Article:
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Harkcom v. East Texas Motor Freight Lines

OPINION FILED MARCH 8, 1982.

DAVID I. HARKCOM ET AL., PLAINTIFFS-APPELLANTS,

v.

THE EAST TEXAS MOTOR FREIGHT LINES, INC., ET AL., DEFENDANTS-APPELLEES.



APPEAL from the Circuit Court of Rock Island County; the Hon. ROBERT J. HORBERG, Judge, presiding.

JUSTICE STOUDER DELIVERED THE OPINION OF THE COURT:

Plaintiffs, David Harkcom, Ernest Wehmeier and Helen Wehmeier, filed an action against the defendants, Aaron Borchers and the East Texas Motor Freight Lines, Inc., in the circuit court of Rock Island County for damages sustained in a motor vehicle accident. The trial court dismissed all counts requesting recovery for negligent or intentional infliction of emotional distress and for malicious damage to property.

On November 29, 1979, in Davenport, Iowa, an accident occurred between a semitrailer truck, owned by the East Texas Motor Freight Lines, Inc., and operated by its employee Aaron Borchers, and an automobile, owned by Ernest and Helen Wehmeier and driven by David Harkcom. At the time of the accident, traffic was congested and proceeding at a very slow rate.

Harkcom and the Wehmeiers subsequently filed suit against Borchers and his employer. In count one of their third amended complaint, the Wehmeiers allege that Borchers and his employer, under a respondeat superior theory, negligently caused their semitrailer truck to collide with the Wehmeiers' automobile while the automobile was changing lanes, from right to left, on a two-way, four-lane, undivided highway, causing damage to the left rear door panel of the Wehmeier vehicle.

In count two, Harkcom realleges the facts stated in count one and requests recovery from both defendants for negligent infliction of physical suffering and mental distress, stating this his "guts churned and his head ached, and as a result of such physical suffering he was rendered nervous, upset, worried, aggravated, distracted, frustrated and humiliated * * *."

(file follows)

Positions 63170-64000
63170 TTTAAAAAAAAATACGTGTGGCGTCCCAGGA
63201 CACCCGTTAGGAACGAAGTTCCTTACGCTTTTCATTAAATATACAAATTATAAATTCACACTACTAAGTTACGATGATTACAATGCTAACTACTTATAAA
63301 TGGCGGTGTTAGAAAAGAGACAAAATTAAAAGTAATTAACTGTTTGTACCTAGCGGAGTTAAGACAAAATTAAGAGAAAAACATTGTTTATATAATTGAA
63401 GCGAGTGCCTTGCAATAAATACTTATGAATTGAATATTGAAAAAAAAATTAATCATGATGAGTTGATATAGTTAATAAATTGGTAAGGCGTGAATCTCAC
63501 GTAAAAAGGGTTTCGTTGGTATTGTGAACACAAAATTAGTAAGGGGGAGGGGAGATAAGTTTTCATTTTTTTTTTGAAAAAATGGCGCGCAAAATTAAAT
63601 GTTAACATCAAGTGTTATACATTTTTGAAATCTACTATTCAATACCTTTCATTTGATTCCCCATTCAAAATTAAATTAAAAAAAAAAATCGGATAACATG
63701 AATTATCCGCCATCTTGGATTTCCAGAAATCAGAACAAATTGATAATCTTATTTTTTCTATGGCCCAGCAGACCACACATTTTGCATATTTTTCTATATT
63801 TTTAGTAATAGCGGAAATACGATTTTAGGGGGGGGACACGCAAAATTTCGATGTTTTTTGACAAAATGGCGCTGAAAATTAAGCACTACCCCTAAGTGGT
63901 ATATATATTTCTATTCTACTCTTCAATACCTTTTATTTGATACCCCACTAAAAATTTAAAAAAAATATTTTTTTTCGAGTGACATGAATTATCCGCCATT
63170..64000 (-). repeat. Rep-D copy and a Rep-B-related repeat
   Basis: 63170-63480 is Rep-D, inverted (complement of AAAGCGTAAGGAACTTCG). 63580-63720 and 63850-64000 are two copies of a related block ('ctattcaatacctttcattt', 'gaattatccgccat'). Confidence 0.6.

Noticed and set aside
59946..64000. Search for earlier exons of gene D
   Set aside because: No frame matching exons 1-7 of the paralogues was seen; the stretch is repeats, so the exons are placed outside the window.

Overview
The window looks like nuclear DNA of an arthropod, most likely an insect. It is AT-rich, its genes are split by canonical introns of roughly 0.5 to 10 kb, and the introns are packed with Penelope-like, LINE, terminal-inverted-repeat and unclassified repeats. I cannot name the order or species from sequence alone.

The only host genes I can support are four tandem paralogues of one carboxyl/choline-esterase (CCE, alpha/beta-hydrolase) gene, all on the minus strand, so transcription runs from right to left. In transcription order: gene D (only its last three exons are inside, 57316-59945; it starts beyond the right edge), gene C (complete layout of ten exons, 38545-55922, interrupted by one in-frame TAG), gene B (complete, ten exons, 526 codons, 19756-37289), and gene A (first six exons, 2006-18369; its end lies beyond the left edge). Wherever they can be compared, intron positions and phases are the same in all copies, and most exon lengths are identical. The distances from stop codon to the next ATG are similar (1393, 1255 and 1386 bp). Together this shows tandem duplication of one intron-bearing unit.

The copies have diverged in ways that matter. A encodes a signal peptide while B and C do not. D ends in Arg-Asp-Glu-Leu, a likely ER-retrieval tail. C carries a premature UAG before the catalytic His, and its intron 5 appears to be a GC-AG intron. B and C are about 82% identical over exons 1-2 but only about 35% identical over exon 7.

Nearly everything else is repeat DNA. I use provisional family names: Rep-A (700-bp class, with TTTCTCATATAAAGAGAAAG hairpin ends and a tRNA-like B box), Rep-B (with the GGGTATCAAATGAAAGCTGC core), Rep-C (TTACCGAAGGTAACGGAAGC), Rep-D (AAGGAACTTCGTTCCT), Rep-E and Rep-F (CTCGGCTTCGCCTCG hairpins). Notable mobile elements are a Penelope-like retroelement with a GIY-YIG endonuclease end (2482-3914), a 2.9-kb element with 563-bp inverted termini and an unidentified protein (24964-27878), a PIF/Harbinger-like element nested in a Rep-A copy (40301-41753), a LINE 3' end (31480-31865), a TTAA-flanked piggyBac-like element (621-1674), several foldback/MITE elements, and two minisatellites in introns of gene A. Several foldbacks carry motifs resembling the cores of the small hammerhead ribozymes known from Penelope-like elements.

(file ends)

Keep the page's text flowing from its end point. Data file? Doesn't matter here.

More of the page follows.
In count three, the Wehmeiers realleges the facts set forth in count one and seek punitive damages from both defendants for maliciously causing property damage to their automobile.

In count four, Harkcom essentially restates the facts alleged in count one and requests punitive damages from both defendants for malice of forethought in causing the accident which resulted in his physical suffering and mental distress.

On May 11, 1981, the trial court granted the defendants' motion to dismiss counts two, three and four. The court indicated that count two was insufficient in law because recovery for emotional or mental distress is not allowable unless directly connected with some contemporaneous physical injury. The court found counts three and four to be inadequate because of their conclusory nature, no facts being alleged to support the claims of wanton and wilful conduct, and because a claim of vicarious liability for wilful and wanton conduct cannot be supported without facts alleging the employer either authorized the conduct, ratified it or recklessly hired the errant employee who was unfit for his job.

The trial court further found that the plaintiffs had elected to stand on their third amended complaint, choosing not to replead; therefore, counts two, three and four were dismissed with prejudice and the court's order was declared a final and appealable order.

The issues which have been presented for our review are as follows: (1) whether the substantive law to be applied is that of Iowa or Illinois; (2) whether count two was properly dismissed for the reason that a cause of action for negligent infliction of emotional distress does not exist unless such distress is directly connected with a contemporaneous physical injury to the plaintiff; and (3) whether counts three and four were properly dismissed for the reason that they were conclusory in nature, failing to allege facts constituting wilful and wanton conduct.

• 1 Addressing the conflict of laws issue first, the Illinois Supreme Court has held that the law of the State where the tort occurred should determine the rights and liabilities of the parties unless Illinois has a more significant relationship with the occurrence and with the parties, in which case, the law of Illinois should apply. Ingersoll v. Klein (1970), 46 Ill.2d 42, 262 N.E.2d 593.

• 2 In Ingersoll the court decided Illinois, not Iowa, had the most significant relationship with that case. The decedent, Ingersoll, the plaintiff, administrator of the Ingersoll estate, and the defendants were all residents of the State of Illinois. The only connection Iowa had with the case was that it was the situs of the decedent's death.

In the case at hand, the plaintiffs and defendant Borchers are all residents of Illinois. The only relationship Iowa has with the case is that it was the place where the injury occurred. Ingersoll is therefore directly applicable. Illinois has the most significant relationship with this case and its law should govern the outcome.

Having decided Illinois law should determine the rights and liabilities of the parties, it is apparent that no cause of action exists for the recovery of damages due to the negligent infliction of mental distress without some contemporaneous physical injury to the plaintiff. Braun v. Craven (1898), 175 Ill. 401, 51 N.E. 657; ...


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